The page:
Hackers Are Finding Footage on Police Body Cams They Bought on eBay

Hackers are buying used body cameras on eBay and finding troves of video evidence.
Janus Rose
New York, US
An Axon body-worn camera used by police

Curious hackers are buying decommissioned police body cameras online, and some are finding troves of video evidence after successfully extracting data from the devices.

Last week, Twitter user d0tslash found one such cache while searching inside an Axon-branded body camera he bought on eBay. Based on screenshots of the extracted footage—which include people in military fatigues searching a home and an officer filling out paperwork—the camera appears to belong to military police at Fort Huachuca, a U.S. Army installation in southeast Arizona.


“[I] searched for one on eBay to wrap up an old to-do in my brain to buy some and examine them,” d0tslash told Motherboard, providing a link to the eBay listing which advertised a non-working Axon body camera with a missing battery. “I’ve actually had it about a month now just sitting.”

To access the data, d0tslash copied the raw disk image from an internal SD card mounted inside the device. He then used an old U.S. Air Force forensics tool from the early 2000’s called foreMost, which successfully located video files within the mass of unencrypted data. The device in question appears to be an older version of the Axon Body, which normally transfers video data to a computer after being docked in a proprietary cradle.

“Zero encryption. [It] was just in the raw,” said d0tslash, who posted some screenshots to confirm the footage’s authenticity. “As I understand the specific system I have is from 2015, and is not necessarily representative of newer technology from Axon. I’ve not done any analysis though.”

The eBay seller did not respond to a request for comment.

It turns out that used body cameras are commonly for sale online, and several other hackers followed up with their own findings.

DJ Ir0ngruv, another Twitter user who extracted data from Axon body camera SD cards he bought using the local trading app OfferUp, described the process as “stupid easy.”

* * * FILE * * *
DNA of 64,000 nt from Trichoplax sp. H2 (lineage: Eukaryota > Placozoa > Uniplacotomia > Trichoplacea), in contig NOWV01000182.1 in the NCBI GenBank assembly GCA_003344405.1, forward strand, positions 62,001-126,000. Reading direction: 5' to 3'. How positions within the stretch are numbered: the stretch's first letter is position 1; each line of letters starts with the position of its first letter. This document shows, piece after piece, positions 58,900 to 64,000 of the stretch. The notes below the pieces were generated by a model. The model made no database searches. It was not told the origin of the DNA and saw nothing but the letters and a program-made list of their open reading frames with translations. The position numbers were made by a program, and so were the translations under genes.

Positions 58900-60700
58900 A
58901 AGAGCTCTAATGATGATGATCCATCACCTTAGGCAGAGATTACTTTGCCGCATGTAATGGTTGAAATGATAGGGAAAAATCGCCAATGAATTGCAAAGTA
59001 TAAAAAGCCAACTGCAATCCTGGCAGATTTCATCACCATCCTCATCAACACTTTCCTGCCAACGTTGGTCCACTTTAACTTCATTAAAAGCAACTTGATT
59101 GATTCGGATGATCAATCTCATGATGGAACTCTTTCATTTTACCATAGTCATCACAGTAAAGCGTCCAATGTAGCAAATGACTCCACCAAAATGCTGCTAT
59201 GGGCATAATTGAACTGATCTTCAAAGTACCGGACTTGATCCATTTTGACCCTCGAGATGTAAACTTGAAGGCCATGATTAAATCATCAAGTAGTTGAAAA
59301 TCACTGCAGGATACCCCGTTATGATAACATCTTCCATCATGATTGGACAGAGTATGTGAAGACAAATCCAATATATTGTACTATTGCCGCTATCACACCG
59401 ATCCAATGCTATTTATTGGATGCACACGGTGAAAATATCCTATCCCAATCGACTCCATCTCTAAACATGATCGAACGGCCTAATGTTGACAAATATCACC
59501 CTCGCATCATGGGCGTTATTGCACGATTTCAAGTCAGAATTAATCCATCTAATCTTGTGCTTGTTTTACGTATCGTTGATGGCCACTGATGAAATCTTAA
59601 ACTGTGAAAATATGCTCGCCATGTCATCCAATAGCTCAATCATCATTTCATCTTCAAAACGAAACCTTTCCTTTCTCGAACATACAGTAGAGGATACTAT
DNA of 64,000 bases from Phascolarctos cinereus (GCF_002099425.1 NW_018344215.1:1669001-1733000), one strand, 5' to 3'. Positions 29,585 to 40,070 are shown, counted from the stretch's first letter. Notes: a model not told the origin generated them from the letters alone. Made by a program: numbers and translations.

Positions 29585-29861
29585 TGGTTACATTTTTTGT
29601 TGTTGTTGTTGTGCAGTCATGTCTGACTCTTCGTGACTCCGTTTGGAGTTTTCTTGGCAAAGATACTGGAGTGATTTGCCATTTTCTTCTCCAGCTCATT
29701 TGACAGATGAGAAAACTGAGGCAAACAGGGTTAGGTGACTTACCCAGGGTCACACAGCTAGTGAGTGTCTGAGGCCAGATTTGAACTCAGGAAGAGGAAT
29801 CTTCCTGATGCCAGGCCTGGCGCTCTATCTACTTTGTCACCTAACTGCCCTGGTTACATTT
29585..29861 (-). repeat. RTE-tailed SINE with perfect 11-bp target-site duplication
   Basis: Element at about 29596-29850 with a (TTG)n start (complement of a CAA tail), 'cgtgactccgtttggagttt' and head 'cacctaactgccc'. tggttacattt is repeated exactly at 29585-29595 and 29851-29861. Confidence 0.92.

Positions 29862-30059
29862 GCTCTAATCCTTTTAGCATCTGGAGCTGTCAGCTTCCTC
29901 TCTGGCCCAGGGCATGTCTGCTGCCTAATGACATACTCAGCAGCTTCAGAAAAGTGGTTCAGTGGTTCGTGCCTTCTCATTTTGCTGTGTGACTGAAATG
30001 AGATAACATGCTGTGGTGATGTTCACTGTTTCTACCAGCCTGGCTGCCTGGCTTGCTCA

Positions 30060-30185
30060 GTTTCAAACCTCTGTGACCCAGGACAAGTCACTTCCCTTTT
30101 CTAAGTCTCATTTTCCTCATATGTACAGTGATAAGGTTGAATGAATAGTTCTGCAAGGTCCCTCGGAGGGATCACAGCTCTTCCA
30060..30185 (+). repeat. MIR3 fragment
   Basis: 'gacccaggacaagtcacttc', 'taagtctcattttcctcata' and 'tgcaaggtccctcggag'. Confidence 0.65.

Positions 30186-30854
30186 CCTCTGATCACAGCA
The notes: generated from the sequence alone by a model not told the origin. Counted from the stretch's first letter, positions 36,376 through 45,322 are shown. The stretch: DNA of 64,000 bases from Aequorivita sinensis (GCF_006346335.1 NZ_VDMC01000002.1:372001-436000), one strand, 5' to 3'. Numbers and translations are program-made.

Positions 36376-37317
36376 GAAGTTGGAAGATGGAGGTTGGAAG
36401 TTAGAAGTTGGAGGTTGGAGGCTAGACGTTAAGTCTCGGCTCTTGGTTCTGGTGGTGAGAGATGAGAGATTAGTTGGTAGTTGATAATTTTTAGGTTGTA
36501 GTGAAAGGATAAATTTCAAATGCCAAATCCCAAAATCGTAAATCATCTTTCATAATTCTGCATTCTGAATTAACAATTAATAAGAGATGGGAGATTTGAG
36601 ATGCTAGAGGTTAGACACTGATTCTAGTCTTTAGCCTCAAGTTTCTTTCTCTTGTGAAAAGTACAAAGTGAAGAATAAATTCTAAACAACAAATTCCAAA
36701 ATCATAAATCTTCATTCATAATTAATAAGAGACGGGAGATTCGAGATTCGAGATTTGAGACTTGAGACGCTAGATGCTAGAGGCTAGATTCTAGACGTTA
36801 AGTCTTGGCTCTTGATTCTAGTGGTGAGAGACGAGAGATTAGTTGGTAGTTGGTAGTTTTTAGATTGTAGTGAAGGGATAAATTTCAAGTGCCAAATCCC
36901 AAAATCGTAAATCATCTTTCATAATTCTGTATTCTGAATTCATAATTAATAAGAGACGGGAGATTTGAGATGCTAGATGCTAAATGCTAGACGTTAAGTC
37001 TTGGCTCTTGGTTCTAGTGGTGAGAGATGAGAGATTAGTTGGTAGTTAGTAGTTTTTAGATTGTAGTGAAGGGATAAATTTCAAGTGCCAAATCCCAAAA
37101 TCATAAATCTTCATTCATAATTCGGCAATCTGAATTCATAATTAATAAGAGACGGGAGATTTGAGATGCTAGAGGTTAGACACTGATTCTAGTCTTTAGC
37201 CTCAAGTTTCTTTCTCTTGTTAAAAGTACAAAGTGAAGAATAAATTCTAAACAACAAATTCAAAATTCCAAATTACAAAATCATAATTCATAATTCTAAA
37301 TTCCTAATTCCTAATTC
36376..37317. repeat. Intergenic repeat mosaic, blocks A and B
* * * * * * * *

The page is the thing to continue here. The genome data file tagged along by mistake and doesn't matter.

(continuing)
“The type of footage on them covered the range from traffic stops, responding to calls at retail stores, calls to houses etc,” he told Motherboard. “I skimmed through enough to find out that they weren't from a military installation because that is super toxic.”


Others responded that they had found and purchased more used cameras on eBay to see what they could find.

Axon, formerly Taser, has become the biggest company selling body cameras and cloud storage solutions to police ever since the stun gun company rebranded as a police tech firm. The company capitalized on calls for police transparency after the emergence of the Black Lives Matter movement in 2014. Since then, police killings of unarmed civilians have continued undeterred, with police departments across the country often obscuring or deleting footage. With the recent uprisings over the murders of George Floyd and Breonna Taylor, activists have pointed out that even video evidence isn’t enough to produce systemic change.

Many of the hackers, including d0tslash, said that they only looked at the footage to confirm the cameras’ origins, and intend to return the devices to authorities to avoid any possible legal issues. But that hasn't stopped others from buying up stocks of used cameras to uncover what secrets they hold.

“We are aware of this issue and have launched an investigation looking into the matter,” an Axon representative told the Arizona Mirror, in a statement . “We are also reevaluating our processes to better emphasize proper disposal procedures for our customers.”